Managing Kubernetes deployments in production raises some rather complex challenges. The dynamic nature of network communication in containerized environments produces unique operational issues–capable of bewildering even experienced DevOps teams. To mitigate these issues, software-based routing components offer key advantages across a number of areas.
Here are a few particularly important routing strategies to consider within any production-grade Kubernetes environment.
Leverage Tracing and Monitoring
However thoroughly you test applications during development, a fresh round of issues will emerge in production. To help understand (and respond to) these new obstacles, tracing and monitoring tools provide developers with crucial visibility into their runtime Kubernetes environment. Choosing routing technologies that closely integrate with established monitoring and tracing backends will also help make things easier.
All inter-service traffic passes through software routing components. This enables strategic application designs that purposefully collect microservices tracing and monitoring data. For example, tracing tools can identify the source and call flows of microservice invocations (assuming that the application is designed to support traceability). Thus, teams can determine how to fully leverage any available microservice, even those developed by different teams. By designing applications to provide metrics, DevOps teams can also use software routing and monitoring tools to understand production issues. For instance, tracking resource usage metrics for a microservice can reveal if its subcomponents are prepared to handle load at greater scale. That data can simultaneously point out performance limits and aid in troubleshooting new feature implementations.
Secure Communications and Permissions
Security must be a top-of-mind focus in any production Kubernetes deployment. Permissions governing internal network communications need to be tightly controlled to defend against attacks. Sensitive data transmitted within internal and external traffic must be encrypted and secured. Many businesses require data encryption not just as a best practice, but also as a matter of regulatory compliance. Unfortunately, these safeguards are absent in many Kubernetes environments.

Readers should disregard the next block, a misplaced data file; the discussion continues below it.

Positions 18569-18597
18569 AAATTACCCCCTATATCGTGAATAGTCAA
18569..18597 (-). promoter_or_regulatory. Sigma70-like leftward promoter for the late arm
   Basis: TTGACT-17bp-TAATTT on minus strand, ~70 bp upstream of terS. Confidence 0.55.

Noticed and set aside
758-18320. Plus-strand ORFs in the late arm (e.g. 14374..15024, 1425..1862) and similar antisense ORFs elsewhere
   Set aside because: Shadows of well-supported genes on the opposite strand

Routing technologies make it possible to enforce security policies using network segmentation. For example, only client services with justified business requirements should have access to microservices that handle sensitive data. Routing tools can also provide encryption. Service meshes can secure internal east-west traffic with secure TLS encryption. Edge routers can utilize provided certificates to encrypt all external north-south traffic. In order to fully automate the lifecycle management of trusted certificates, DevOps teams can also pair up routing technologies with services such as Let’s Encrypt. This automation makes it possible to continuously encrypt and secure the transport of sensitive data, with no interventions from human workers required.
Absorb Unexpected Load Spikes